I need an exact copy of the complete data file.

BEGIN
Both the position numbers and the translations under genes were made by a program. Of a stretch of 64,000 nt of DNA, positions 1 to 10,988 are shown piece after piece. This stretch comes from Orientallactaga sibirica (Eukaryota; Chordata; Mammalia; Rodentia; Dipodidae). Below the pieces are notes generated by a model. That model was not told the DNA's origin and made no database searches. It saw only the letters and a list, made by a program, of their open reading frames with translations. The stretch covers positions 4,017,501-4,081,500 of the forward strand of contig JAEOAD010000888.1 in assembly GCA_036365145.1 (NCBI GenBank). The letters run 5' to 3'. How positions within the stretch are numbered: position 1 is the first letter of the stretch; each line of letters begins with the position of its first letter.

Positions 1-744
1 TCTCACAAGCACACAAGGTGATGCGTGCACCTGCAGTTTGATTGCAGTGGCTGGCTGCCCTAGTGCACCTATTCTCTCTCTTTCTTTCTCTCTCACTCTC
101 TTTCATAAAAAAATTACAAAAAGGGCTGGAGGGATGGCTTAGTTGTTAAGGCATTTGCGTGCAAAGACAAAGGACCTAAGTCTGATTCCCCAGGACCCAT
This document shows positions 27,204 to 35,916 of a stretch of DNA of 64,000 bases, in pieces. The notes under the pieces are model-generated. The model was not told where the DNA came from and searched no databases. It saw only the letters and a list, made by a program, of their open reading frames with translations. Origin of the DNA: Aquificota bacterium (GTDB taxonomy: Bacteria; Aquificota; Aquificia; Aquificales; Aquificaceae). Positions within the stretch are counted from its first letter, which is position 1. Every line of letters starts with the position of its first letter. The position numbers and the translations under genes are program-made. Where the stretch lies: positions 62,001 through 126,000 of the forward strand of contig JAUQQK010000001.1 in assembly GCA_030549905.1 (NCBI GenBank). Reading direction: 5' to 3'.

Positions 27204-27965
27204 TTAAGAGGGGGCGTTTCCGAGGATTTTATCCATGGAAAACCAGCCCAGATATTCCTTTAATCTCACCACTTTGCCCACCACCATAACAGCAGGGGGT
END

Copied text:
Both the position numbers and the translations under genes were made by a program. Of a stretch of 64,000 nt of DNA, positions 1 to 10,988 are shown piece after piece. This stretch comes from Orientallactaga sibirica (Eukaryota; Chordata; Mammalia; Rodentia; Dipodidae). Below the pieces are notes generated by a model. That model was not told the DNA's origin and made no database searches. It saw only the letters and a list, made by a program, of their open reading frames with translations. The stretch covers positions 4,017,501-4,081,500 of the forward strand of contig JAEOAD010000888.1 in assembly GCA_036365145.1 (NCBI GenBank). The letters run 5' to 3'. How positions within the stretch are numbered: position 1 is the first letter of the stretch; each line of letters begins with the position of its first letter.

Positions 1-744
1 TCTCACAAGCACACAAGGTGATGCGTGCACCTGCAGTTTGATTGCAGTGGCTGGCTGCCCTAGTGCACCTATTCTCTCTCTTTCTTTCTCTCTCACTCTC
101 TTTCATAAAAAAATTACAAAAAGGGCTGGAGGGATGGCTTAGTTGTTAAGGCATTTGCGTGCAAAGACAAAGGACCTAAGTCTGATTCCCCAGGACCCAT
This document shows positions 27,204 to 35,916 of a stretch of DNA of 64,000 bases, in pieces. The notes under the pieces are model-generated. The model was not told where the DNA came from and searched no databases. It saw only the letters and a list, made by a program, of their open reading frames with translations. Origin of the DNA: Aquificota bacterium (GTDB taxonomy: Bacteria; Aquificota; Aquificia; Aquificales; Aquificaceae). Positions within the stretch are counted from its first letter, which is position 1. Every line of letters starts with the position of its first letter. The position numbers and the translations under genes are program-made. Where the stretch lies: positions 62,001 through 126,000 of the forward strand of contig JAUQQK010000001.1 in assembly GCA_030549905.1 (NCBI GenBank). Reading direction: 5' to 3'.

Positions 27204-27965
27204 TTAAGAGGGGGCGTTTCCGAGGATTTTATCCATGGAAAACCAGCCCAGATATTCCTTTAATCTCACCACTTTGCCCACCACCATAACAGCAGGGGGT